Whom among us hasn’t been confused by a ballot question affecting local ordinances amidst the general election? In other words, was your vote for President as certain as your vote regarding a small-town referendum, like zoning codes? The impact of ballot questions obviously vary, but in the village town of Turner, Oregon, it led to residents accidentally allowing marijuana into city limits.
You may be wondering how that happens in Oregon, a state that legalized recreational marijuana in 2014. Well, at the time, local politicians weren’t as enthusiastic about the reform as state residents. So when Measure 91 legalized marijuana statewide, politicians produced a compromise—local regulation fell underneath a different category and “if a city or county wanted to locally prohibit recreational marijuana businesses, they needed to put the ban on the next general election ballot,” writes The Intercept.
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This worked for a town like Turner, where 57 percent of voting was a “no” on Measure 91. It’s a strongly conservative place, where residents supported Donald Trump over Hillary Clinton by a 2 to 1 margin. In 2016, the compromise politicians had enacted was up for a vote in Turner, only things didn’t quite go according to plan.
To nobody’s surprise, they voted overwhelmingly — 63 percent — to prohibit the businesses in the unincorporated parts of their county. But to everybody’s surprise, this time, the town voted 51 percent in favor of allowing pot businesses within the city limits. “We were actually shocked,” Mayor Gary Tiffin told me.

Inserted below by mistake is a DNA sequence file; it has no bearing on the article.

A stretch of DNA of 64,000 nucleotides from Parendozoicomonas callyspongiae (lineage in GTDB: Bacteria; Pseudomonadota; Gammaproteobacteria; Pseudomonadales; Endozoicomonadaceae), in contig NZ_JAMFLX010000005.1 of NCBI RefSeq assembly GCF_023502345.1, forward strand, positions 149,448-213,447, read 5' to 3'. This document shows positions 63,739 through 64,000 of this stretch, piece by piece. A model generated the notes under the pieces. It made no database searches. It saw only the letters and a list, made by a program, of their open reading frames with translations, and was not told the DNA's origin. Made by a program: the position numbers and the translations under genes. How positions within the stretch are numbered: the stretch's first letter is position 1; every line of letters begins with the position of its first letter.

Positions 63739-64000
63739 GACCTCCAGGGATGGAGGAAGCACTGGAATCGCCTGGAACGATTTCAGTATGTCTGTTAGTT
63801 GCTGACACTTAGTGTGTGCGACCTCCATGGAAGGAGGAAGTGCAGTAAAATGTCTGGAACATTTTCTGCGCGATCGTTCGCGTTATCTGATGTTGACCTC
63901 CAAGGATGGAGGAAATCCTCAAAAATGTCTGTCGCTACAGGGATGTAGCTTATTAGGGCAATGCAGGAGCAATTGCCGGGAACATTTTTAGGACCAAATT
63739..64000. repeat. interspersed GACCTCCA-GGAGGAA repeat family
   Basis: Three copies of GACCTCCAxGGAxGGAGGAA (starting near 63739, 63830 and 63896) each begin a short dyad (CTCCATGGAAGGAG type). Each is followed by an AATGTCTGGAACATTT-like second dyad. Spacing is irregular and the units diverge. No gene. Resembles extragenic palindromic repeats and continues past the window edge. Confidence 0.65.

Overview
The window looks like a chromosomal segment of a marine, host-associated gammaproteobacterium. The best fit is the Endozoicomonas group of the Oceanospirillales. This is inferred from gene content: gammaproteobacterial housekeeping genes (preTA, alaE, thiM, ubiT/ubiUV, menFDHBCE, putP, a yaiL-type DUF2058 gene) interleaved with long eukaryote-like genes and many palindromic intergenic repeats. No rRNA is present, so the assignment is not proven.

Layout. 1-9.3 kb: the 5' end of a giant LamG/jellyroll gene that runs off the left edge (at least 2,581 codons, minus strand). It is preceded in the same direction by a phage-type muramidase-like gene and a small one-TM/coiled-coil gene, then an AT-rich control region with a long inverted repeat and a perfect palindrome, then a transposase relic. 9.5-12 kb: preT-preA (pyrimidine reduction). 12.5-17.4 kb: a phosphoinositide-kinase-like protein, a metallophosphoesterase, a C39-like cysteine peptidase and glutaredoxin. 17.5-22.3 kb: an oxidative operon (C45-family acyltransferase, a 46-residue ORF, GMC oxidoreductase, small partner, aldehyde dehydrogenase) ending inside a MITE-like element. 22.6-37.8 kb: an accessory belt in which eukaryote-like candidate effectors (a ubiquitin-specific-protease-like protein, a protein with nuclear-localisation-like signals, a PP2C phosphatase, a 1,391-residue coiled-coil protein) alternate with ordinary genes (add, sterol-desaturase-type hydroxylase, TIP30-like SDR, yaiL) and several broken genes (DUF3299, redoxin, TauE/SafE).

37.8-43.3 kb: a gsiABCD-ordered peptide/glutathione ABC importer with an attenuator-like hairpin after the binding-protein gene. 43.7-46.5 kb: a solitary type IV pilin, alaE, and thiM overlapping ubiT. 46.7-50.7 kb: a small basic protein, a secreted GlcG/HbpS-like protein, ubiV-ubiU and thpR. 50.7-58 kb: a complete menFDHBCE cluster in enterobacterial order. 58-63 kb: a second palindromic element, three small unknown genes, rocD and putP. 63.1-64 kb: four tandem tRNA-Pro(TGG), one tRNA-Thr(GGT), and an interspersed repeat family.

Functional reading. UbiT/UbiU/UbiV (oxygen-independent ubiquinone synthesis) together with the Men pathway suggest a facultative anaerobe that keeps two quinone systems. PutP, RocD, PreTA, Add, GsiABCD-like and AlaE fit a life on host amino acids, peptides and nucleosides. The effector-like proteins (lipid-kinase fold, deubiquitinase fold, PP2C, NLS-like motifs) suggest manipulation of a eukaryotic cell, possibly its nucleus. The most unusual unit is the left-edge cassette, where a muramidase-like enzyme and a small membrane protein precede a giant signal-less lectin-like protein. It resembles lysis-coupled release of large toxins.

Based on The Intercept’s analysis, the mix-up occurred from an awkward series of questioning. A small number of cities, like Turner, saw two different questions regarding a ban on marijuana businesses. The first question regarded prohibition of marijuana businesses in the county, while farther down the ballot they also answered whether to ban marijuana businesses within city limits.
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The difficulty lies within the ballot phrasing:
When county ban and city ban questions were phrased the same way, how precincts voted on the two questions was nearly identical. But in a few cities, like Turner, residents needed to vote “no” if they wanted to prohibit marijuana businesses in their county but also vote “yes” if they wanted to maintain their city ban.
Confusing to say the least.
The first weed store will open in a matter of weeks. And according to Turner’s mayor, the town is involved in “a laborious and tough lawsuit from a person in town who wants to put a grow operation in a residential area.”
Turner may consider placing the ballot in the 2018 election, but not until residents can sample the weed store’s offerings. Perhaps they’ll feel different about the issue afterwards. At the very least, they’ll be high.